Recipe Sleuth: BlackSalt’s Irish Soda Bread

Just in time for St. Patrick’s Day, a classic recipe from pastry chef Susan Wallace.

BlackSalt’s soda bread is the perfect thing to bake for a St. Patty’s party.

BlackSalt is known for its fresh fish, but pastry chef Susan Wallace’s Irish soda bread—studded with golden raisins and walnuts—is also pretty great. We scored the recipe so you can bake it up on St. Patrick’s day. (Having a party? Try this tasty Irish whiskey cocktail, too.)

For the walnut- or raisin-averse, Wallace suggests subbing in other dried fruit and nuts such as cherries, cranberries, and almonds. The versatile bread can go sweet or savory, and is equally good with sharp Irish cheddar as it is lightly toasted and spread with Kerrygold butter and a few drizzles of honey.

Susan Wallace’s Irish Soda Bread

Makes one 9-inch loaf

2½ tablespoons unsalted butter, such as Plugrá
2 cups flour
1 teaspoon baking soda
1 teaspoon salt
1 cup buttermilk
¾ cup golden raisins
¾ cup walnuts, coarsely chopped

Cube the butter into half-inch squares and chill 15 minutes in the refrigerator.

Preheat the oven to 375 degrees (350 degrees for a convection oven).

In a medium-size mixing bowl, combine flour, baking soda, and salt.

Using your hands, work butter cubes into flour mixture, squeezing until it forms pea-size pieces, about two minutes. You can also cut the butter into the dough with a pastry blender.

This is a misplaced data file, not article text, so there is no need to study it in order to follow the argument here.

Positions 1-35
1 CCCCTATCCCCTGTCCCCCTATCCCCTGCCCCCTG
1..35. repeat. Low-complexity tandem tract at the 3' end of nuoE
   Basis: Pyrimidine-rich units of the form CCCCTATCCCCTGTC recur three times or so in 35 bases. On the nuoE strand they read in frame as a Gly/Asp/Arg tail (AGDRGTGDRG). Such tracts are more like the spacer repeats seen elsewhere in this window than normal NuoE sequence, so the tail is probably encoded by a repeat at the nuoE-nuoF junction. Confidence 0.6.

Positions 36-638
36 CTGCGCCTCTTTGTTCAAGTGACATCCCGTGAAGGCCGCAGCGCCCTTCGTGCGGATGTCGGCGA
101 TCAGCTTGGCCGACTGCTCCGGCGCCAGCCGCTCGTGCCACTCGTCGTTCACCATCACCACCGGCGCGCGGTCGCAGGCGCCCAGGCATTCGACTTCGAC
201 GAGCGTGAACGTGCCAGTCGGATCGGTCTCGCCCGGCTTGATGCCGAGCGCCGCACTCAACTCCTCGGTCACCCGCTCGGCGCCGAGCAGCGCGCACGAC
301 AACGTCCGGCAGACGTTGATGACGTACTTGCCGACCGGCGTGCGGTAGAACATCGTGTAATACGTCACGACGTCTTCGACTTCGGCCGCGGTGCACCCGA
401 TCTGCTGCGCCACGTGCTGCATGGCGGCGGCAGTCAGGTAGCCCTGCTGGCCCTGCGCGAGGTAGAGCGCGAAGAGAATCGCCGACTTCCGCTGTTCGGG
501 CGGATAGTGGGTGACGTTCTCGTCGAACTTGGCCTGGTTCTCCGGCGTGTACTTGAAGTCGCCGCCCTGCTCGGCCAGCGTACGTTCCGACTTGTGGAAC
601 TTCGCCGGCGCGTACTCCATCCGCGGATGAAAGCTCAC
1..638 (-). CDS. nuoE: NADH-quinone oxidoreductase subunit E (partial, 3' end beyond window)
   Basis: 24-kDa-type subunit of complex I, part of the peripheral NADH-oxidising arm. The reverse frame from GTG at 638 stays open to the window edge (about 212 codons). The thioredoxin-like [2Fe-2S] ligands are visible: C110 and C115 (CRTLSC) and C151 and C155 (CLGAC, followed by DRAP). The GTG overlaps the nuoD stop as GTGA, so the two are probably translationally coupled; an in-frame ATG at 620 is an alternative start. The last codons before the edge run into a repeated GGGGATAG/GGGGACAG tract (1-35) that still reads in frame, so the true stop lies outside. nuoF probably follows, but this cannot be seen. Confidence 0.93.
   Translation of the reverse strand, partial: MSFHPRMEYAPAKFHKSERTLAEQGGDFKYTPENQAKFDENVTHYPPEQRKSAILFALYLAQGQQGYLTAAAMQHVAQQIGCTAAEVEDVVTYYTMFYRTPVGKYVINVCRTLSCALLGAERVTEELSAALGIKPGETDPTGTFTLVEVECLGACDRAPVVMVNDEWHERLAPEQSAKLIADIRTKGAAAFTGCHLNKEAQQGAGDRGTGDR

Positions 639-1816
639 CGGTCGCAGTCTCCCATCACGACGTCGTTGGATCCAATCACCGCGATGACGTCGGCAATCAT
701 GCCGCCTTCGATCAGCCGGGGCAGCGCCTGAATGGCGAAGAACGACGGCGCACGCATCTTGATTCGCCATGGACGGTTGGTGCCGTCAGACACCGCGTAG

Add buttermilk all at once, and combine with hands or spoon until the dough starts to come together.

Add raisins and walnuts. Continue mixing until dough comes together. The mixture should be very sticky and wet.

Spray or butter a parchment paper-lined baking sheet. Form the dough into a medium-size ball and place it on the sheet. Flatten it slightly with your hand so it’s about four inches high.

Bake for 40 to 50 minutes, until light golden brown. (If you’re using a convection oven, turn the fan off after 30 minutes, then continue to cook for 10 more.) When a knife if stuck into the center, it should come out wet, but with dry crumbs attached.

Food Editor

Anna Spiegel covers the dining and drinking scene in her native DC. Prior to joining Washingtonian in 2010, she attended the French Culinary Institute and Columbia University’s MFA program in New York, and held various cooking and writing positions in NYC and in St. John, US Virgin Islands.